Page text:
Crowdsourcing ads makes about as much sense as do-it-yourself heart surgery.

The agency loses because these campaigns devalue the very product they're selling: strategic creativity.

99.99% of all participants lose because, of the thousands who will spend hours and hours generating ideas and producing materials without compensation to enter in the competition, only one will be chosen.

The client loses because instead of having the agency spend time uncovering insights and developing ideas to build the Chevy brand and sell cars, they're knee deep in consumer-generated garbage trying to find a few gems.

I have only one question about the campaign:

How does having aspiring film makers create a commercial on the Oscars lead to higher sales?

If the answer includes the words engagement, community, conversation, advertainment or any of the thousands of other social media buzzwords, you might want to start working on a new idea.

Tuesday, June 18, 2013

And the winner is...

The oh so ridiculously named Cannes International Festival of Creativity – formerly the Cannes Advertising Festival – got underway yesterday and this year's first winner is actually very creative.

Developed to help reduce the number of deaths around railroad tracks in Australia, "Dumb Ways To Die" is a campaign does everything great marketing is supposed to do.

It's disruptive.

It's memorable.

It's engaging.

It's shareable.

And best of all it's effective, reducing deaths by 21% last year.

The campaign starts with a great insight: nobody likes to be lectured to. That's what most public safety campaign do. Don't drink and drive. Wear your seatbelt. Don't smoke. Stop drinking 64-ounce sodas. All of these campaigns have one strategy; they nag, nag, nag – to the point where nobody listens anymore.

Starting with a perky happy pop melody and lyrics that are dark and disturbed, this video is impossible to ignore or forget.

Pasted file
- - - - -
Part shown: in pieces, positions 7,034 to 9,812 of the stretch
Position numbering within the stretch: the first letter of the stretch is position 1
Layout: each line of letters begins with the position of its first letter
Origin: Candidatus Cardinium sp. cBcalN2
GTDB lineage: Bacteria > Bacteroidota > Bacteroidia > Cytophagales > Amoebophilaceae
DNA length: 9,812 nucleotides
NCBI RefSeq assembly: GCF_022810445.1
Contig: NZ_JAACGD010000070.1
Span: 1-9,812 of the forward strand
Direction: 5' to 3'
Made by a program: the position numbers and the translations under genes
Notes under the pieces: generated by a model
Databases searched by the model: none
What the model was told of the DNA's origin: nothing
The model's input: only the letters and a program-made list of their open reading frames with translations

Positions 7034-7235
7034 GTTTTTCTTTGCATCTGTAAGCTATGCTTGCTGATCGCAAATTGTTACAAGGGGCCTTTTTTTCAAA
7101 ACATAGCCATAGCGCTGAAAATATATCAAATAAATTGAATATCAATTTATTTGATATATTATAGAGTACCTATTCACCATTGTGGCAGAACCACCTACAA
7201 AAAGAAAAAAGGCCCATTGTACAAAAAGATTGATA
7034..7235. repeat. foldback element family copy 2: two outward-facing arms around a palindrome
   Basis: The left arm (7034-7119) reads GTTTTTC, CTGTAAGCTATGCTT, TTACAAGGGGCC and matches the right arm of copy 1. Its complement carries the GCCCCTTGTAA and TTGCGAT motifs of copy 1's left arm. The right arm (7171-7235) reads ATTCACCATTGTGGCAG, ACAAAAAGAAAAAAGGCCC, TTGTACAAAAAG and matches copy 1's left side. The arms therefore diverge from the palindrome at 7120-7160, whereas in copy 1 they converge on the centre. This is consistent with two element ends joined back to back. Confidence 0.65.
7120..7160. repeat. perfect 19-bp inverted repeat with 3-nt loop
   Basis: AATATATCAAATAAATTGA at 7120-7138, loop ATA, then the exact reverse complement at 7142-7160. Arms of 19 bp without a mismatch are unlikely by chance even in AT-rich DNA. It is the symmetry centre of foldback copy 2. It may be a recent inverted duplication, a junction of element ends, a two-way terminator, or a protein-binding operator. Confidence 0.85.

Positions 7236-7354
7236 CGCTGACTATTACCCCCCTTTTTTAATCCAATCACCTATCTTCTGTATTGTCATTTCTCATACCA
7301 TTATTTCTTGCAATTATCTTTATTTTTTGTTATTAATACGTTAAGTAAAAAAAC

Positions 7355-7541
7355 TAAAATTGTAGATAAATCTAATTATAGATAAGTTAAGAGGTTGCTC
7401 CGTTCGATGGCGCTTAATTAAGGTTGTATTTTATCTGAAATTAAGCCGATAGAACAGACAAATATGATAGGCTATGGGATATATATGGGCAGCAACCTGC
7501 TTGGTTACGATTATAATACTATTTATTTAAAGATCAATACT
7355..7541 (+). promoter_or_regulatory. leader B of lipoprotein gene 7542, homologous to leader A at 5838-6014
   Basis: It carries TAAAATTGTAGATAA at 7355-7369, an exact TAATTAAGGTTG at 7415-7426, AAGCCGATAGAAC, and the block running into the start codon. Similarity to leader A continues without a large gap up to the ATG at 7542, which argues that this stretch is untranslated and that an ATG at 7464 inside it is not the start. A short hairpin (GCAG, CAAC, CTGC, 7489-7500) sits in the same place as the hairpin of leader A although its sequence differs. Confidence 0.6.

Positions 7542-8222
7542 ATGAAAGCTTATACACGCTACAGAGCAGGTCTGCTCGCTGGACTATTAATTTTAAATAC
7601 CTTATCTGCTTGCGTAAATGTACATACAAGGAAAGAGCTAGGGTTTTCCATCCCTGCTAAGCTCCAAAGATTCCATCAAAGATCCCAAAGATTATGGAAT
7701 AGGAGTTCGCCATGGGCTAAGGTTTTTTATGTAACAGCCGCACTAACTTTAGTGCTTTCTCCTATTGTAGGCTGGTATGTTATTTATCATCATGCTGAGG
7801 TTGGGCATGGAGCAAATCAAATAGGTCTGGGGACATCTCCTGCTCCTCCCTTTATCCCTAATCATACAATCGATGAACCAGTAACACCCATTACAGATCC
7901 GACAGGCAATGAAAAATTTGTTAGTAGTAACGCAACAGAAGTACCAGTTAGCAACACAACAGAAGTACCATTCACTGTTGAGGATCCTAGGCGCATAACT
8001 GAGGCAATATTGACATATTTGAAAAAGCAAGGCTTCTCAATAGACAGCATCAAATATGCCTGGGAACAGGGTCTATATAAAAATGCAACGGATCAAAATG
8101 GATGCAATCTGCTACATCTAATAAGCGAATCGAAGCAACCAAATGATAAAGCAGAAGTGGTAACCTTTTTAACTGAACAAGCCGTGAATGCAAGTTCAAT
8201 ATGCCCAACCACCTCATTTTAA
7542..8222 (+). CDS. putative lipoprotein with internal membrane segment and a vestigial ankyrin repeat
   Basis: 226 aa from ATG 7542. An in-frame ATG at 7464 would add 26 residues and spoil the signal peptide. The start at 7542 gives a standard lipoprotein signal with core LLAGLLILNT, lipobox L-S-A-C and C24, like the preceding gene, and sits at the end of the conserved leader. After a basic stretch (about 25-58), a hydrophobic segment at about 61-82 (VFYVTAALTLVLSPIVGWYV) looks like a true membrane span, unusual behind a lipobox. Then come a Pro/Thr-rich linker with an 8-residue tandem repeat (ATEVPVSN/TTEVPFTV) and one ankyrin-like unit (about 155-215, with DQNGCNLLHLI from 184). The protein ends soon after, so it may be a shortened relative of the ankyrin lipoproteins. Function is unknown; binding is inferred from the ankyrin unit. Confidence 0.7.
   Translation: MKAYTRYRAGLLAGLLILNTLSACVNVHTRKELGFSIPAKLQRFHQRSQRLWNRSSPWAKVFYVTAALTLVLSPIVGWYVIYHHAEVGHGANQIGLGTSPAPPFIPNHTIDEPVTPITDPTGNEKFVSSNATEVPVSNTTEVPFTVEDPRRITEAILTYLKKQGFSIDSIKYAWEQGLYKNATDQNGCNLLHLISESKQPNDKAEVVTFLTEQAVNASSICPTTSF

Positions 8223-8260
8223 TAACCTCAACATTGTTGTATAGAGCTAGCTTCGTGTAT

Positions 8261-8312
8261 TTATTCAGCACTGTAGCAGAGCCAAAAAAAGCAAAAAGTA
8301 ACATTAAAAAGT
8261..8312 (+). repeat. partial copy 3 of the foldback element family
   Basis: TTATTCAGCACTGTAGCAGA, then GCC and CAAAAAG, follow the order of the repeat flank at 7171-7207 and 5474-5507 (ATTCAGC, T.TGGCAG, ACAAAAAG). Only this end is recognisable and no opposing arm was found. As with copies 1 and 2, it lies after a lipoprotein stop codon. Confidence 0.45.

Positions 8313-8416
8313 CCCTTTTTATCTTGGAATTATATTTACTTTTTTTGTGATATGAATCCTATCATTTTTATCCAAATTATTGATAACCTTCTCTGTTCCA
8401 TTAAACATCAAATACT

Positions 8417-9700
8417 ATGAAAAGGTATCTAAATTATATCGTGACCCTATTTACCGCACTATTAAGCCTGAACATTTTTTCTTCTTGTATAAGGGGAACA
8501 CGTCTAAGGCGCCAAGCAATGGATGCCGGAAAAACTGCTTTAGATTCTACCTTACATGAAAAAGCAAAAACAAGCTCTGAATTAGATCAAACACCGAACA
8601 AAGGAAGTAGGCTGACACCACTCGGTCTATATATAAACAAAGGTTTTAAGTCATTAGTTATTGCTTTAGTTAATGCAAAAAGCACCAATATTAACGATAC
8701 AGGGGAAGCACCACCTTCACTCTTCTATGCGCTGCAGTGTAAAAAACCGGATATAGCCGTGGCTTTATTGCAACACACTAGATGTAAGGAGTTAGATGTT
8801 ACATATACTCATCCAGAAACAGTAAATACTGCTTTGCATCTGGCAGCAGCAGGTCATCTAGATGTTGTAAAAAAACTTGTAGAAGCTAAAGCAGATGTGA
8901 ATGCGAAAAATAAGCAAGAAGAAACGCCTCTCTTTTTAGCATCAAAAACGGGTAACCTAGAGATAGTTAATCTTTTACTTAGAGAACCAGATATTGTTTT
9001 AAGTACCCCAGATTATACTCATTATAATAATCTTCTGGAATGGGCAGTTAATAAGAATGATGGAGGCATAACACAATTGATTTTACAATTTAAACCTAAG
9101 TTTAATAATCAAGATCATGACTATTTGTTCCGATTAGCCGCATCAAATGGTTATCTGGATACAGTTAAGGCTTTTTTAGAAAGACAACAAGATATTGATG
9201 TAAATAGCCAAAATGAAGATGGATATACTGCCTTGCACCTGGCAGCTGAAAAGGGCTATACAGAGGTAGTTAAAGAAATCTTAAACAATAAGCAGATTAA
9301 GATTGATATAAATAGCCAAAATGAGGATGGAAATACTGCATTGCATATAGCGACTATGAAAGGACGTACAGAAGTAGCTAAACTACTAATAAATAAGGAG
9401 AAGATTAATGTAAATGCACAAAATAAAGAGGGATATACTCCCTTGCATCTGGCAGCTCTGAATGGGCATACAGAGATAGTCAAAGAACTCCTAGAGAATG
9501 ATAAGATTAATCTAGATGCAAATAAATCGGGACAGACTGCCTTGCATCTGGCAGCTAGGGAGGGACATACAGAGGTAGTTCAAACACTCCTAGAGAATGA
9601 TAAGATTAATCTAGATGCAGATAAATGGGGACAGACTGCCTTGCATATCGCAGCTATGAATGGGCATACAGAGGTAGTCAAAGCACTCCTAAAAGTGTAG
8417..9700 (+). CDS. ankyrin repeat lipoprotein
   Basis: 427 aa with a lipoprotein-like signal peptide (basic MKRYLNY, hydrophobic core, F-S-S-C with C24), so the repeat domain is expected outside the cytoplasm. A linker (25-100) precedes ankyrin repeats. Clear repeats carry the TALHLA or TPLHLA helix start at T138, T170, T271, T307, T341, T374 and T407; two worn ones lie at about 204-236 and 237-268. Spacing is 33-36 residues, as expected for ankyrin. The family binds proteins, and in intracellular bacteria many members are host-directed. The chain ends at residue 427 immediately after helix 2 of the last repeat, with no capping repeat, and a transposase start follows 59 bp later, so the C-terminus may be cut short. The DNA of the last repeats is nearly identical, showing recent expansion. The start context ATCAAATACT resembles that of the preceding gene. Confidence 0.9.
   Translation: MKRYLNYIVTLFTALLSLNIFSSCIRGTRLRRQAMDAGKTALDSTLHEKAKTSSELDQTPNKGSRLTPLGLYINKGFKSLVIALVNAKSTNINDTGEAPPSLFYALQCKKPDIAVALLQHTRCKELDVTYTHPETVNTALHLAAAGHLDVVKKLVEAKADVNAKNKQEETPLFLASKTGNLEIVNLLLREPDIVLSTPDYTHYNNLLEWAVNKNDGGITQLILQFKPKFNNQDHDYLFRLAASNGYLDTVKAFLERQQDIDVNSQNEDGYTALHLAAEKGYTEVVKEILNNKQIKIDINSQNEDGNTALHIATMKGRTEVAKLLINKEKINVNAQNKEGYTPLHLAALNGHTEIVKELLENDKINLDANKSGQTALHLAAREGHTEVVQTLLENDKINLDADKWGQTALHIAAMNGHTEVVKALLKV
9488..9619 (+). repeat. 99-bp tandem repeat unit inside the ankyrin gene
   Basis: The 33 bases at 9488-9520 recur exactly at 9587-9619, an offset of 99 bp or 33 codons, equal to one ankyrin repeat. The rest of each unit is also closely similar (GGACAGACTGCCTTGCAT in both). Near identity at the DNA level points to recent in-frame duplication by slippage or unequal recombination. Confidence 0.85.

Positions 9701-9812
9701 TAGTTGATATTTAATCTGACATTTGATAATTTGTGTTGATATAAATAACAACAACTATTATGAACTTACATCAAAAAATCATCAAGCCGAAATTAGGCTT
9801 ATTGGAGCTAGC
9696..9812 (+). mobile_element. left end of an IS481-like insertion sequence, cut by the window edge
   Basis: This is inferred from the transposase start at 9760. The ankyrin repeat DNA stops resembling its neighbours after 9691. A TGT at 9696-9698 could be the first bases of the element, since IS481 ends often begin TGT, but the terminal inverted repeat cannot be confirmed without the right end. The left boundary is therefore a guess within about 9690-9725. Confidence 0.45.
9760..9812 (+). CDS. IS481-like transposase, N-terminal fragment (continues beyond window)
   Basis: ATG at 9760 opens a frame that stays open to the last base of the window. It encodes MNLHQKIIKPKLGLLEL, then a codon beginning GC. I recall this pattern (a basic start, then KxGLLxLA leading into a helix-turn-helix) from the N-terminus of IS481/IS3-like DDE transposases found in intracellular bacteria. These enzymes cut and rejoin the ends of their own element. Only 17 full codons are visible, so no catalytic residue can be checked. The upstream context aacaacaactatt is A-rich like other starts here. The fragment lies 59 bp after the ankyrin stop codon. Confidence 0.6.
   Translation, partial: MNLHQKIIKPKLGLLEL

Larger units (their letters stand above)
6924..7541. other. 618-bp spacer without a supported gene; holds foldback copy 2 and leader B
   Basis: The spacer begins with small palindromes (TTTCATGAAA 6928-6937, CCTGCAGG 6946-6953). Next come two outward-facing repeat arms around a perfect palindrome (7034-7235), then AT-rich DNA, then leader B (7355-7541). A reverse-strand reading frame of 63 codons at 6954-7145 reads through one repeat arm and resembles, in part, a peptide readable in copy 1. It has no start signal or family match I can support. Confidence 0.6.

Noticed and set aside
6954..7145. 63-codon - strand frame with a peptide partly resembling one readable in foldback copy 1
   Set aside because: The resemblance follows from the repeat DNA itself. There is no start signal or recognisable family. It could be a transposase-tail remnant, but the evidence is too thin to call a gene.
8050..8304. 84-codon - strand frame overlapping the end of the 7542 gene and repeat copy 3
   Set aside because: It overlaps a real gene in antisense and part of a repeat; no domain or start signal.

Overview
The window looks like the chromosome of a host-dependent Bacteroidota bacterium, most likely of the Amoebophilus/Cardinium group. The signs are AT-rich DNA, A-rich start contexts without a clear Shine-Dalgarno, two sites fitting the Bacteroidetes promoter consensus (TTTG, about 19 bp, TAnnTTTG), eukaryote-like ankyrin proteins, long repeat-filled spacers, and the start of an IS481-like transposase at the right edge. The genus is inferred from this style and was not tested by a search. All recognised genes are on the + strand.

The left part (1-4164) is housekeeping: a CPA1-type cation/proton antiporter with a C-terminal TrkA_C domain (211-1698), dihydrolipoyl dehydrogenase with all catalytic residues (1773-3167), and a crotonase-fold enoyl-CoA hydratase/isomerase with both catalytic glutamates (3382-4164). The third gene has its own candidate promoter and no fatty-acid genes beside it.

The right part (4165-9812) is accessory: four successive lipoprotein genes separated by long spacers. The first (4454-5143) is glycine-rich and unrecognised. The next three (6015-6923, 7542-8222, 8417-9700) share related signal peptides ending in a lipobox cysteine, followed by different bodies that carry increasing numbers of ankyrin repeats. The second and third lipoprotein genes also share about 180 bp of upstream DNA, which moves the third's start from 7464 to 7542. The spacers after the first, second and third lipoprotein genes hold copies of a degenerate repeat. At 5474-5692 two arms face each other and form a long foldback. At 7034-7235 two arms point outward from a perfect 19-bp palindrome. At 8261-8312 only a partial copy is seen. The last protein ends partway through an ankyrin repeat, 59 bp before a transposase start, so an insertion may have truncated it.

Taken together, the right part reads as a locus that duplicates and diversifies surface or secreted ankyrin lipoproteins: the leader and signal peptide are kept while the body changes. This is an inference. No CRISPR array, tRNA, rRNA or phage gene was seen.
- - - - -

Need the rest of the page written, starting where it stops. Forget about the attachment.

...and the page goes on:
Not satisfied with nearly 50 million views YouTube views. The campaign's creators worked hard to get the song played on local radio. They created a karaoke version that people have used as a foundation for their own videos. They printed coloring books and built a smartphone game for kids. And of course, they produced this fun, interactive and informative website.

It's the rare smart campaign that prevents humans from doing dumb things.

Monday, June 17, 2013

The value of profit

In the world of business, nothing is more important than profit.

If a company isn't profitable it won't be around very long.

So it's not surprising that companies work hard to manage their bottom lines, leverage resources and look for opportunities to make their businesses more efficient.

It's a pretty simple equation: value – cost = profit

The problems arise when companies believe that the only way to increase profitability is by managing the second half of the operation.

You can cut costs all you want, long-term profitability, however, is the result of building value. 

Here's why:

Someone will always make it cheaper. Someone will always offer a lower rate. Someone will always be willing to shave a few points off the margin.

Companies that last focus on profitability through value. They deliver what's important to the customer in a way that's remarkable. They invest in their systems, their people, their research and development, their infrastructure, their communities, their brands.

They know the cheapest way isn't always the best way.

Because while you can always cut your way to a quarterly profit, you can't cut your way to greatness.